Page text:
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SECTION 409(A) and its Regulatory Cousins: What it Means for Private Companies

Aug 17, 2007
The IRS recently threw down the gauntlet and placed pressure on private companies to get their valuations right at no matter what stage of development they are. The Service has backed up this gesture by exposing private companies to substantial tax liabilities and penalties if they do not.

Since the enactment of Section 409(A), non-public companies have struggled with how they should establish that the exercise price of a stock option or a stock appreciation right (SAR) was determined reasonably to be fair market value. Up to this point, most private companies did not worry about valuing their stock very often, if at all. Private company valuations were needed usually for an imminent transaction, for an ESOP, or for estate and gift tax purposes. One could also throw in serious IPO candidates who obtain a valuation to avoid a "cheap stock" issue with the SEC.

Many private companies do not qualify for any of these scenarios; therefore they have not needed valuations in the past. As a result, companies and management that issue stock options could be somewhat unenthusiastic about this development. However, although a valuation in this situation can appear fairly cumbersome and superfluous, it's not all bad - just ask auditors.

Auditors have expressed a desire for this to be done for years. They are cognizant of this development because valuing stock options is a financial reporting issue under FAS 123 and they want to know how a private company established the strike price of its options. There is some liability risk attributed to auditors when they sign off on this standard, and a professional valuation provides them with a level of reasonableness and reassurance that they desire. Considering this, there is a potential for tax and financial reporting synergy here.

With a good valuation report on hand, both issues could be satisfied simultaneously - two birds with one stone if you will. First, let's examine the code and regulations driving this change.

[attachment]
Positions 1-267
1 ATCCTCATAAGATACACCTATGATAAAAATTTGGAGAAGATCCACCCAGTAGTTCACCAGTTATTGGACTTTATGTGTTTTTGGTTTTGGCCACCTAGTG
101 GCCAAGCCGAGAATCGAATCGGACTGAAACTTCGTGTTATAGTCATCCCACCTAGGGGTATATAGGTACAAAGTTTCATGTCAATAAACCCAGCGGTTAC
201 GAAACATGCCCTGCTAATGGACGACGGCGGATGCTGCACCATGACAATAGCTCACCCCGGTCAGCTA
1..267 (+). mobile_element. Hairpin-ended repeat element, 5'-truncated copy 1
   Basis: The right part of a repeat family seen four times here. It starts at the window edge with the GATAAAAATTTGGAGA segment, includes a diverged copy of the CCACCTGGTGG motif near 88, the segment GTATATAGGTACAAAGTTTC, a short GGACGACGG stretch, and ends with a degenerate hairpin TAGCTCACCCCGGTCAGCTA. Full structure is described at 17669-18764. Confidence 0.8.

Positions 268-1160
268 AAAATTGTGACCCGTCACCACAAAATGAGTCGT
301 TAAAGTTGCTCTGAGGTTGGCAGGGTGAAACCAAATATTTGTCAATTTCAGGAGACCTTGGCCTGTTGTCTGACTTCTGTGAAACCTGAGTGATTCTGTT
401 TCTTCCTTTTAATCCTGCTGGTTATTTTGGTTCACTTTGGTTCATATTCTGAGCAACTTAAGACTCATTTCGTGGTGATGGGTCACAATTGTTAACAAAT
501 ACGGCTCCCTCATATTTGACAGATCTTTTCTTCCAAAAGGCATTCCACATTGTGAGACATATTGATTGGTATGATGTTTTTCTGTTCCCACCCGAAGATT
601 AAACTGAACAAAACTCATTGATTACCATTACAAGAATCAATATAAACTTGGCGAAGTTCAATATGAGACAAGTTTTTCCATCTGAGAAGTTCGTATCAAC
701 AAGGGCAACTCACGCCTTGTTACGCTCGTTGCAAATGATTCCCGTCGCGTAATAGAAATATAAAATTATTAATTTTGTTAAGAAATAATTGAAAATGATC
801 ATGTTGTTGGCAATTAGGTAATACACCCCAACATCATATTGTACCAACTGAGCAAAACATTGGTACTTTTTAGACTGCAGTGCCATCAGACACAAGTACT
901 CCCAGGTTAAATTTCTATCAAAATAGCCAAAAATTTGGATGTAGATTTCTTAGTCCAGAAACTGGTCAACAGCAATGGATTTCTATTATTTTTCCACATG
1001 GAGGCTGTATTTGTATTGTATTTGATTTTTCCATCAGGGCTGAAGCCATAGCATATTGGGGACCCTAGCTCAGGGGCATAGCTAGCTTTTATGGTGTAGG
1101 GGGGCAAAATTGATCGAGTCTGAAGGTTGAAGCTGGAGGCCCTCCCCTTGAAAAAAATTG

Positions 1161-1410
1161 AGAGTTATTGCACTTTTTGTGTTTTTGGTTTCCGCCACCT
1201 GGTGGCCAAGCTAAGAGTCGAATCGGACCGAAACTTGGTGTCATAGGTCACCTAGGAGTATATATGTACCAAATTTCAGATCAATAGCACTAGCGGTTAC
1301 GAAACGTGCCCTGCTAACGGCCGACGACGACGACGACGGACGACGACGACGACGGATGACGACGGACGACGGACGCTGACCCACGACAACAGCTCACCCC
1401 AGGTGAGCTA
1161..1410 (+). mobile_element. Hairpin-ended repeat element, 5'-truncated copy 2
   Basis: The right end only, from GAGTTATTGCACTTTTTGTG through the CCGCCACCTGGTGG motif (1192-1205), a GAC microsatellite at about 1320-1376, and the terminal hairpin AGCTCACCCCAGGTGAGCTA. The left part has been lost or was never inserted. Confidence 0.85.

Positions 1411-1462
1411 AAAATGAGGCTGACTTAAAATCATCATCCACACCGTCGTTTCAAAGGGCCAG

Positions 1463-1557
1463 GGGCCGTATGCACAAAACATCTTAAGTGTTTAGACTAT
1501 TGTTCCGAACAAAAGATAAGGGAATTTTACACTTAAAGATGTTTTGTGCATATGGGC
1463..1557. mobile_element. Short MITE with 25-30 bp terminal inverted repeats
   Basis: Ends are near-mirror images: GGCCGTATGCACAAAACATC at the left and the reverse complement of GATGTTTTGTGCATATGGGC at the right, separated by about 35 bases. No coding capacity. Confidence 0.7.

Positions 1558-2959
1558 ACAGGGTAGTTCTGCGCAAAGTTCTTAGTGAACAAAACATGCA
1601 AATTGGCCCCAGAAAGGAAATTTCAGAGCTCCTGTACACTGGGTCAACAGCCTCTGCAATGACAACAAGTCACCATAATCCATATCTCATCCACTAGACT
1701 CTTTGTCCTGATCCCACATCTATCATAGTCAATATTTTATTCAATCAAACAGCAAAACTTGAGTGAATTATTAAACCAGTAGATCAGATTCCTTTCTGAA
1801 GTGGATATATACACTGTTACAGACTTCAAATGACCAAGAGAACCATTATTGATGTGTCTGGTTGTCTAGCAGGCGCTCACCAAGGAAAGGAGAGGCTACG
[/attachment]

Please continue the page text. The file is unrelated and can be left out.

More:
Say Hello to the Culprits: IRC Section 409A requires private companies which award stock options that have exercise prices below fair market value to withhold income taxes on these grants. Significant penalties on non-complying option grants have placed private or closely held companies under increased pressure to be able to support and defend the fair market value determinations.

FASB 123, Accounting for Stock-Based Compensation, provides alternative methods of transition for a voluntary change to the fair value method of accounting for stock-based employee compensation. FASB 15X (Working Draft - issued October 21, 2005), Fair Value Measurements, established a framework for measuring fair value under a wide variety of accounting pronouncements that require fair value measurements.

In developing FASB 15X, the Financial Accounting Standards Board considered the need for increased consistency and comparability in estimates of fair value and enhanced disclosures about the estimates.

In most cases, when company management determines value and option pricing using an informal, internally generated valuation, the tax burden will be on the company to prove to the IRS that the fair market value of the equity is reasonable. In light of the recent regulatory changes announced over the past year, many private companies are proactively adopting one of the "presumptive" stock valuation methods set forth in the proposed regulations.

Procuring a qualified independent appraisal will cause the burden of proof to shift to the IRS and may only be rebutted by the IRS if the application of the method is found to be grossly unreasonable.
About the Author
Neil Lemons represents Dallas-based Erickson Partners, LLC, who have provided independent, accurate, defensible opinions, business valuations & appraisals for over 30 years. For more information, check out http://www.ericksonpartnersllc.com.
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